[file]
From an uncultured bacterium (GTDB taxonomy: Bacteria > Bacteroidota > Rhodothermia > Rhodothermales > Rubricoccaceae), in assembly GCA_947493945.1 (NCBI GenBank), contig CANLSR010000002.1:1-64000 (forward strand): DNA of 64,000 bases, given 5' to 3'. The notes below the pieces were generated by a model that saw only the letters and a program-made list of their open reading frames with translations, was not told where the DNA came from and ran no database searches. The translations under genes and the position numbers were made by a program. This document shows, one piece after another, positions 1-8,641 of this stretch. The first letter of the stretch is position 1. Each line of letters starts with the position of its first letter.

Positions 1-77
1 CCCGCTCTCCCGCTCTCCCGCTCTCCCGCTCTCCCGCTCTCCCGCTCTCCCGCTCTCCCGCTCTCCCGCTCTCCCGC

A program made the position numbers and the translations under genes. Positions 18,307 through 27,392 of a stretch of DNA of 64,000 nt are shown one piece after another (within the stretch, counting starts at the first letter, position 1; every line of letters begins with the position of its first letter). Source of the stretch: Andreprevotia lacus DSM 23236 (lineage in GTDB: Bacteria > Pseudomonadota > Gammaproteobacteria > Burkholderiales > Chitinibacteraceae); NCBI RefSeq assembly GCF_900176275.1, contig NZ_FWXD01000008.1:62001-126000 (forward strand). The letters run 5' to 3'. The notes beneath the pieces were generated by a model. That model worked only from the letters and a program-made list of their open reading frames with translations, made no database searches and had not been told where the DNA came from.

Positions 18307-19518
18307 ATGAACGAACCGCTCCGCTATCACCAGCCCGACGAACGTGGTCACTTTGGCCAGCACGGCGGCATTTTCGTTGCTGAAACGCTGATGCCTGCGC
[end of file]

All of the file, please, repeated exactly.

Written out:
From an uncultured bacterium (GTDB taxonomy: Bacteria > Bacteroidota > Rhodothermia > Rhodothermales > Rubricoccaceae), in assembly GCA_947493945.1 (NCBI GenBank), contig CANLSR010000002.1:1-64000 (forward strand): DNA of 64,000 bases, given 5' to 3'. The notes below the pieces were generated by a model that saw only the letters and a program-made list of their open reading frames with translations, was not told where the DNA came from and ran no database searches. The translations under genes and the position numbers were made by a program. This document shows, one piece after another, positions 1-8,641 of this stretch. The first letter of the stretch is position 1. Each line of letters starts with the position of its first letter.

Positions 1-77
1 CCCGCTCTCCCGCTCTCCCGCTCTCCCGCTCTCCCGCTCTCCCGCTCTCCCGCTCTCCCGCTCTCCCGCTCTCCCGC

A program made the position numbers and the translations under genes. Positions 18,307 through 27,392 of a stretch of DNA of 64,000 nt are shown one piece after another (within the stretch, counting starts at the first letter, position 1; every line of letters begins with the position of its first letter). Source of the stretch: Andreprevotia lacus DSM 23236 (lineage in GTDB: Bacteria > Pseudomonadota > Gammaproteobacteria > Burkholderiales > Chitinibacteraceae); NCBI RefSeq assembly GCF_900176275.1, contig NZ_FWXD01000008.1:62001-126000 (forward strand). The letters run 5' to 3'. The notes beneath the pieces were generated by a model. That model worked only from the letters and a program-made list of their open reading frames with translations, made no database searches and had not been told where the DNA came from.

Positions 18307-19518
18307 ATGAACGAACCGCTCCGCTATCACCAGCCCGACGAACGTGGTCACTTTGGCCAGCACGGCGGCATTTTCGTTGCTGAAACGCTGATGCCTGCGC